The list of NFL transactions attached on Mostert’s page on the pro-football-reference.com website reads like a 25-chapter book, beginning in May 2015 when the undrafted running back signed with the Eagles, followed by the Dolphins, the Ravens, the Browns, the Jets and the Bears, who dismissed him on Nov. 24, 2016.

Six teams, six heartbreaks, over 18 months. Maybe it was time for Mostert to give up. Go back to Florida, where he was a two-star recruit as a prep wide receiver. Maybe stay home in Cleveland, where his wife has family.

“Not everybody can deal with that type of stress and pain and agony that I went through,” Mostert said. “But I kept the faith in not only myself but whoever gave me the opportunity. This organization has done a great job of that.”

Four days after he was bumped from Chicago, Kelly, who released Mostert when he was the head coach in Philly, signed him in San Francisco. Six weeks later, Kelly was fired and Mostert was, um, deeply concerned.

New 49ers general manager John Lynch and Shanahan met with Mostert and promised he’d get a fair chance. He jumped all over that bet.

“They basically told me they believe in me,” Mostert said.

As a special-teams player, yes. As a starting running back, no.

Lynch and Shanahan signed free-agent tailback Matt Breida in May. One year later, they lavishly spent (a reported $30 million over four years) to add free agent Jerick McKinnon. They then signed Tevin Coleman last summer to a two-year contract worth a reported $10 million.

When Mostert arrived for training camp six months ago, he was the owner of a three-year contract worth $8.7 million, a valuable special teams player – and the No. 4 running back on the depth chart.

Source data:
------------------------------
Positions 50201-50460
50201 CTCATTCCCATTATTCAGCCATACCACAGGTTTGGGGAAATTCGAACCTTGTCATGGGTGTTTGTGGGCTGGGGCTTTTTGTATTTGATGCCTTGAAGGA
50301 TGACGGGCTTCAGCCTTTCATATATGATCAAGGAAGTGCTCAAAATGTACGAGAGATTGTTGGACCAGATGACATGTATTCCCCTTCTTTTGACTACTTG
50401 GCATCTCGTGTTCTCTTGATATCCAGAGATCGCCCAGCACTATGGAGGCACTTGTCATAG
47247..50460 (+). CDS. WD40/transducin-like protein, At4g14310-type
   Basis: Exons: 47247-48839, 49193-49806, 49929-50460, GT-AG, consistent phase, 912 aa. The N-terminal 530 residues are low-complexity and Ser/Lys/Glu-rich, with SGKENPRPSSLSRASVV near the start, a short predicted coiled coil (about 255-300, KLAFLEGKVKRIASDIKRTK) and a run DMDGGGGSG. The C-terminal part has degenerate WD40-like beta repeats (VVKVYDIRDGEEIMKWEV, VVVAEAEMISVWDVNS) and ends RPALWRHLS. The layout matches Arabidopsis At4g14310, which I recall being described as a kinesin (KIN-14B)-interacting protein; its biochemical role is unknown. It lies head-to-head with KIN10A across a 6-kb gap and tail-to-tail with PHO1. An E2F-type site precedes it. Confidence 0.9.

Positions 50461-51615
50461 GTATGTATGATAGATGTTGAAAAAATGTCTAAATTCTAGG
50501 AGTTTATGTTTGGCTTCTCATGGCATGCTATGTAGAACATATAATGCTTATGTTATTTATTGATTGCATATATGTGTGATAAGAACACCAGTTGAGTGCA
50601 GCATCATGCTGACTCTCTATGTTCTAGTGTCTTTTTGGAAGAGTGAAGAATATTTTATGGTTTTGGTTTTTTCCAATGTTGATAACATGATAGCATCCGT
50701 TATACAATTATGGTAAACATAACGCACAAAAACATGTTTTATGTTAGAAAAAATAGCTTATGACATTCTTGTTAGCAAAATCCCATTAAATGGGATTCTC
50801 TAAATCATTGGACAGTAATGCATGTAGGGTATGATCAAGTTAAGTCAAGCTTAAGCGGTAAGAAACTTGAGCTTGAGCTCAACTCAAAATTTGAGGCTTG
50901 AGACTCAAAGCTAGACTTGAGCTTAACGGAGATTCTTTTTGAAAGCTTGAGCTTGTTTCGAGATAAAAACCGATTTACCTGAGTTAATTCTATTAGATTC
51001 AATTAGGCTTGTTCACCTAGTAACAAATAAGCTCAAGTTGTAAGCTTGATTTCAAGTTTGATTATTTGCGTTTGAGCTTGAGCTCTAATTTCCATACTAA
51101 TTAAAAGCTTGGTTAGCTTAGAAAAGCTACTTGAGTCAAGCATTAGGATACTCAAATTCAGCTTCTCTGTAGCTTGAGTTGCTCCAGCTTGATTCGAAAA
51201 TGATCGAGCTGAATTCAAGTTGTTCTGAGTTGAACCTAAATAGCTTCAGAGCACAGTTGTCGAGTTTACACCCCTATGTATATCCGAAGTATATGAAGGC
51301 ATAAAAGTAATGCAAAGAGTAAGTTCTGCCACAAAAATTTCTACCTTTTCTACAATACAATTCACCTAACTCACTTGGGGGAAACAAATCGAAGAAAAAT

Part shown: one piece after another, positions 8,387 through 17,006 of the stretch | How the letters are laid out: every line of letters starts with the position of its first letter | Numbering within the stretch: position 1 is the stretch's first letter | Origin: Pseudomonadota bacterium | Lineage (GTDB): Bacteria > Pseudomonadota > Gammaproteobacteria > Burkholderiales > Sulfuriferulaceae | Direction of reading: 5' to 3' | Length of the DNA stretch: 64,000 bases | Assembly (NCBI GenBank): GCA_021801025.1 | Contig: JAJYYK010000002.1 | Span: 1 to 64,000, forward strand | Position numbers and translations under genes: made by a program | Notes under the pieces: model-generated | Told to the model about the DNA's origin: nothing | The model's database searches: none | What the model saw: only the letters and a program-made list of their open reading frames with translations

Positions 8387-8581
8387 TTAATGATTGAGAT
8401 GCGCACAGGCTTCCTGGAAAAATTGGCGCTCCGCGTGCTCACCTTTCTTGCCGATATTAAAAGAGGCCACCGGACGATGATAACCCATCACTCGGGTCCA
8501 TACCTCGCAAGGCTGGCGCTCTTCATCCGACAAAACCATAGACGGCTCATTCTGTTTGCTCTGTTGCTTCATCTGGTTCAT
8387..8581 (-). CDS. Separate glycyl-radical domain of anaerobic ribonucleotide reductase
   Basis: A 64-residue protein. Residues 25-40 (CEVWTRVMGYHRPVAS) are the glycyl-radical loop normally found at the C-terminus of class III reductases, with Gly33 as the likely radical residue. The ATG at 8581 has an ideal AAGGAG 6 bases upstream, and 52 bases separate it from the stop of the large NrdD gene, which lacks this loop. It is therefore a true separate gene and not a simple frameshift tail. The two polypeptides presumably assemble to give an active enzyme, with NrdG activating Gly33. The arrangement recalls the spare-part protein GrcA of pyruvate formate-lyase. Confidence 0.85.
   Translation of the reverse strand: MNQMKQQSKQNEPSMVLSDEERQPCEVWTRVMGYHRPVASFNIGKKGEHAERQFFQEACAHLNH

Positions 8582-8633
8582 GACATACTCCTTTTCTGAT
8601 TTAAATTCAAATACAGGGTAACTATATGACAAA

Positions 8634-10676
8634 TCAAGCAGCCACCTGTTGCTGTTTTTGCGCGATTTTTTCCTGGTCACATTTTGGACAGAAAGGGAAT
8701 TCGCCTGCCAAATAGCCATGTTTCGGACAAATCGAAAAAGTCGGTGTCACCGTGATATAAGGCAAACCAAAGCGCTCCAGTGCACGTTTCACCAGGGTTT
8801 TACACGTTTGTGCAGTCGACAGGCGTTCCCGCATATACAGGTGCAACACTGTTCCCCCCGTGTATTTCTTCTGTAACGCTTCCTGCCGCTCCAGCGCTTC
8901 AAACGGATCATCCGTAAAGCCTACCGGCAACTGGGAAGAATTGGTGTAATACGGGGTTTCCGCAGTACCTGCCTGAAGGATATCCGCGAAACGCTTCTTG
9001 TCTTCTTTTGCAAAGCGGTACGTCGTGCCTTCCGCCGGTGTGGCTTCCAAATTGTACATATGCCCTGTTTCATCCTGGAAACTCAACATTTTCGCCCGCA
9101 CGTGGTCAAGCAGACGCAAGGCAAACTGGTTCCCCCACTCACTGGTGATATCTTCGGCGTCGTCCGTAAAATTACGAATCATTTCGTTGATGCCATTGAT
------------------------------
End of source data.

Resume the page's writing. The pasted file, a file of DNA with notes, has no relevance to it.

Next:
Over the course of the season, as McKinnon, Coleman and Breida all dealt with varying degrees of injury-forced inactivity, Shanahan started taking longer looks at Mostert. He still had the 4.4 speed he flashed as a track star back at Purdue, and he made a habit of racing past defenders. He finished with 10 touchdowns and a 5.6 yards-per-carry average that was No. 1 among all NFL running backs.

“We do our job, and he turns five-yard runs into house calls,” left tackle Mike McGlinchey said.

Demoralizing Green Bay’s defense with 160 yards on 14 first-half carries, Mostert averaged 7.6 yards per carry in the game. Coleman totaled 21 yards on six carries before leaving with a shoulder injury. Breida carried once, for two yards.

The Packers kept getting Mostert, Mostert and more Mostert.

“I can’t believe I’m in this position right now and that I did the things that I did tonight,” he said.

Guess who is No. 1 now? The guy who sent Aaron Rodgers into the offseason with a performance for the ages.

“That’s an unbelievable thing,” McGlinchey said. “That’s like movie stuff. To be the MVP of the NFC Championship Game and get four touchdowns and put your team in the Super Bowl, that’s pretty cool.”

[RELATED: Bosa sets tone for 49ers' defense shutting down Rodgers]

It’s not as if Mostert is the star who materialized out of nowhere. Rather, he came from just about everywhere.